Mac vs. IBM/PC
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The battle between Macintosh computer and an IBM-PC is an old one. What is surprising to us is the hesitation expressed by the physicians in using the Macintosh. We work with both platforms, and we like both platforms. Each has its strong points and weak points.

What the consumer often does not understand is that the Macintosh's strong points are all in the consumer's favor, whereas the IBM-PC's strong points are in favor of the computer consultants, the software developers, and the dealers. Obviously, this statement needs further elaboration.

Stated in simple terms, the Macintosh platform is so hassle-free to setup and to network, that most consumers take care of it all by themselves. This shortchanges the consultants in a big way - if you don't need our help, we don't make any money. To connect two Macintosh computers, you buy a length of telephone wire (that's right - telephone wire), and two little thingies. Plug a thingy in the back of each computer, and connect the two with the telephone wire. You are done. Turn on the Macs, and you have networking.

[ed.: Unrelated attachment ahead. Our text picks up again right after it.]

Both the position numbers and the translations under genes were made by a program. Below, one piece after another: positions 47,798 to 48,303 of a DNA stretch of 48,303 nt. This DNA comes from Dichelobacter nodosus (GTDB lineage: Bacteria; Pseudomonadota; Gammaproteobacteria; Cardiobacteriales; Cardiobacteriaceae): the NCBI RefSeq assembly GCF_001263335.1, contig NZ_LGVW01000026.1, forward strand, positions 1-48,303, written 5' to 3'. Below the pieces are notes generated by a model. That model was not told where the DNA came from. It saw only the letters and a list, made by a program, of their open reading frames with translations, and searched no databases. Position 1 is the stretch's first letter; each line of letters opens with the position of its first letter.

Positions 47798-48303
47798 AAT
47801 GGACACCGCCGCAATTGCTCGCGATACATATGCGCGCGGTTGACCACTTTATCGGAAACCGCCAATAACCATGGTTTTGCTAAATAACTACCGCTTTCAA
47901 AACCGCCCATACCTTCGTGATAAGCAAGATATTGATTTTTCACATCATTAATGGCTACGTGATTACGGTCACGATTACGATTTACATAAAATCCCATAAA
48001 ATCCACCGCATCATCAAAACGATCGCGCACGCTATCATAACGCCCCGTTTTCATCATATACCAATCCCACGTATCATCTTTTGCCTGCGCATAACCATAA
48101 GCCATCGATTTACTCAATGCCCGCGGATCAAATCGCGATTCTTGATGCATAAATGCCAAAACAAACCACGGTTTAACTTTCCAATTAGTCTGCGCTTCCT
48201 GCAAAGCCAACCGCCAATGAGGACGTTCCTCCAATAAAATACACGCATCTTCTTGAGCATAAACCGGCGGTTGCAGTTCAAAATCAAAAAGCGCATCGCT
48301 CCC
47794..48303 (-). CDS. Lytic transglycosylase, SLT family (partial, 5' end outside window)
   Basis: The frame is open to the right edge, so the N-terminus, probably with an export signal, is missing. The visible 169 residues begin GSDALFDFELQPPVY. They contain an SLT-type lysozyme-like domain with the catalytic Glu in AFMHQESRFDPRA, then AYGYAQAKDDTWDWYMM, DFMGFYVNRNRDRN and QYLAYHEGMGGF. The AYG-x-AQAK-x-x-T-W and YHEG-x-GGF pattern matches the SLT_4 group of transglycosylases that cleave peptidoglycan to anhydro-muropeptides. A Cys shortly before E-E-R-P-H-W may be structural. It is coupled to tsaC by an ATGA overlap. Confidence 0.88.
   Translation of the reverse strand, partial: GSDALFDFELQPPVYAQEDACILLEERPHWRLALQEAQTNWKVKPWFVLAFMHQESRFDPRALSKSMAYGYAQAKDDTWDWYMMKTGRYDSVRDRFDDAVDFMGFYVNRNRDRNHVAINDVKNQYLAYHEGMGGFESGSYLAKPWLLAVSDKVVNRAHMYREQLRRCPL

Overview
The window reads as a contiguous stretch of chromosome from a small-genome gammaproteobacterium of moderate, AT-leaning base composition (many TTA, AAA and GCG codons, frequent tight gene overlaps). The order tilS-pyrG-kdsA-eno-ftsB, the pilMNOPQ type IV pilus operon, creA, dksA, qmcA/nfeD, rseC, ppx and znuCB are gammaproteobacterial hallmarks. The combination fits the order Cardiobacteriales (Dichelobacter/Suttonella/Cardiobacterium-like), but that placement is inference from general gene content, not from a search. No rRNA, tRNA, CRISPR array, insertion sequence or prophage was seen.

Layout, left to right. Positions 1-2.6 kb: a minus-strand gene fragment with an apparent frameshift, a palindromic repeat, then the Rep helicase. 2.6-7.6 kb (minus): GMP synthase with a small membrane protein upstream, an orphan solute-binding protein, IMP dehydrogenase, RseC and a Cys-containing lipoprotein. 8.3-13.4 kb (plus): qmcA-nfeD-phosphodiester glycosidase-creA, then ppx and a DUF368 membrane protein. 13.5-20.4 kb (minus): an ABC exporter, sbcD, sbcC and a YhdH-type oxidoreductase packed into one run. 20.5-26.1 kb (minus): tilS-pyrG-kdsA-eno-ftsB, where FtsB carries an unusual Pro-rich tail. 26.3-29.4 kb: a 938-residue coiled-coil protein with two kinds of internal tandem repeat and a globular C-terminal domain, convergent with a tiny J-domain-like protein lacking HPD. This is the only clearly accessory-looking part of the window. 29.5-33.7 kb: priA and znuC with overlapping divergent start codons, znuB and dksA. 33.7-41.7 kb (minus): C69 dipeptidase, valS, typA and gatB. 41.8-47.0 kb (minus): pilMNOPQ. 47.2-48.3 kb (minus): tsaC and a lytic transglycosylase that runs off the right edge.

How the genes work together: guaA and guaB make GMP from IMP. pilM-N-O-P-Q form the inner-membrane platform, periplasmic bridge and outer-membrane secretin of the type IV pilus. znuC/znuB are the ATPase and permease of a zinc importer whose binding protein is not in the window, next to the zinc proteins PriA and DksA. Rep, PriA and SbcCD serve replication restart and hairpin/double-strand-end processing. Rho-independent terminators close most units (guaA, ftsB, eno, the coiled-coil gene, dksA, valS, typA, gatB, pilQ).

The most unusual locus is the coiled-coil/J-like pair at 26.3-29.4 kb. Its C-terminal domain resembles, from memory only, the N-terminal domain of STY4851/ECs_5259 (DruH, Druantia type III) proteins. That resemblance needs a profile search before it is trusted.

If you want networking with the PC, you will need an NIC in each computer (that's right - inside the computer) Buy an NIC for each computer (You have a choice there, do you know which one you want?) Open the computer case, you don't need to wash your hands but you sure need to be static-free or zap goes the mother-board. Find a PCI slot, plug in the NIC card, close the case, but keep the screwdriver handy (you are going to need it again - promise). Connect the cables to the card connectors, the other end goes into the hub (what's the hub!!). Turn on the computers. You are not done yet - you have to install the drivers. Well, you get the picture. Unless you are a computer type person, you will call one of us, I assure you. If you are working with Windows NT, it will be cheaper to put one of us on your payroll. Did you know that getting certification in Windows NT is as difficult now as getting certified as an oncologist. (We heard this from an oncologist)

Physicians often think that because insurance companies use PCs (really! do they?), therefore they will pay more if the doctor uses a PC. No they won't.